Mmmm…fall! It’s here and I cannot wait for lots and lots of pumpkin, squash, sweet potato and all things that scream "fall." There is nothing like a gorgeous, sky-high stack of pumpkin peanut butter pancakes with buckwheat to brighten your day and fill you up!

Pumpkin Peanut Butter Pancakes [Vegan, Gluten-Free]



  • 1 cup unsweetened nut or coconut milk
  • 1/2 teaspoon apple cider vinegar
  • 3/4 cup pumpkin puree
  • 2-3 tablespoons maple syrup
  • 1 tablespoon peanut butter (or other nut butter if peanut allergies are an issue)
  • 1 teaspoon vanilla extract
  • 3/4 cup plus 2 tablespoons certified gluten-free buckwheat flour (all-purpose or whole wheat works fine as well)
  • 2 tbsp almond flour (or oat flour, whole wheat flour, or more buckwheat flour)
  • 1 teaspoon baking powder
  • 1/2 teaspoon baking soda
  • 1/4 teaspoon cinnamon
  • Pinch nutmeg
  • Pinch pink Himalayan salt
  • Pinch ginger (or freshly grated)
  • Coconut oil or favorite vegan butter for the skillet


  1. Pour the cup of unsweetened milk and apple cider vinegar in a large bowl. Let it sit for five minutes.
  2. Add the rest of the ingredients, in order, stirring in between the wet and dry ingredients to make sure they are evenly distributed –especially the peanut butter.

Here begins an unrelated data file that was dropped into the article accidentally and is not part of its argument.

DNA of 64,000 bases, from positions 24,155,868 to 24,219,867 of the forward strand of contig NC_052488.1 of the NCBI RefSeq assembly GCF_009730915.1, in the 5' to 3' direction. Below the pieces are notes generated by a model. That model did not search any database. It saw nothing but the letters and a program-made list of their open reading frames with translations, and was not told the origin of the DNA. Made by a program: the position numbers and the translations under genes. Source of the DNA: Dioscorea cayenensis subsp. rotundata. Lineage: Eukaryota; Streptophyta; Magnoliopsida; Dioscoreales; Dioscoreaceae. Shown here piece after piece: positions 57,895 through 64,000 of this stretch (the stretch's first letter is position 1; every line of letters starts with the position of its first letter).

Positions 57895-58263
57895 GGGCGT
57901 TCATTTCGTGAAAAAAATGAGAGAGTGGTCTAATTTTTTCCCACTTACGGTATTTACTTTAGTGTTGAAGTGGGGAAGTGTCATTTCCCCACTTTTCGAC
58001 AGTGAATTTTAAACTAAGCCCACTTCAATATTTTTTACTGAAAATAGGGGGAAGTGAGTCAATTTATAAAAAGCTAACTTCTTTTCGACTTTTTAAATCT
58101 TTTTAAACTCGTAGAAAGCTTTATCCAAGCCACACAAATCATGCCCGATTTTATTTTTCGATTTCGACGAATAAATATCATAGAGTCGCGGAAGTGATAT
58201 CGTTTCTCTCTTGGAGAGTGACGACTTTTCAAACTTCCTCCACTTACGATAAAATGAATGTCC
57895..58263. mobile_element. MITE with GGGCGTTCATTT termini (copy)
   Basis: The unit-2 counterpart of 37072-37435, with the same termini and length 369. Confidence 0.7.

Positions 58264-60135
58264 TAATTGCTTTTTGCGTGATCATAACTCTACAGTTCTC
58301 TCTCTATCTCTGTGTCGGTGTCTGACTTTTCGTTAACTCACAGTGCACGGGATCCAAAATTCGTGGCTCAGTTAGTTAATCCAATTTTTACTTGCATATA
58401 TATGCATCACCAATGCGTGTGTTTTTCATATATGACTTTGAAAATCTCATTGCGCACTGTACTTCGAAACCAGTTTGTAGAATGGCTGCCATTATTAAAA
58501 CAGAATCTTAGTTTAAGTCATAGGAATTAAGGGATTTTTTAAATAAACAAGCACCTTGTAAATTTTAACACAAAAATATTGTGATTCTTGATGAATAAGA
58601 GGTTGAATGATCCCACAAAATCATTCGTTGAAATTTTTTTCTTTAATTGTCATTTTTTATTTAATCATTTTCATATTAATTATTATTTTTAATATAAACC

3. Heat the skillet to a medium-high heat. The higher the temperature, the higher the pancake will be, just make sure it doesn't burn! If it burns, it's too hot.
  4. Pour on skillet in desired shape and cook on both sides. Repeat.


Freeze these pancakes and use them throughout the week! Because they are so dense, they make an excellent “McGriddle” bread. Just pour syrup on the pancakes while they’re warm, freeze, then throw in the toaster when you’re ready to use them!


Nutritional Information

Total Calories: 896 | Total Carbs: 157 g | Total Fat: 21 g | Total Protein: 23 g | Total Sodium: 4033 g | Total Sugar: 66 g Calculation not included vegan butter/oil used for skillet. Note: The information shown is based on available ingredients and preparation. It should not be considered a substitute for a professional nutritionist’s advice.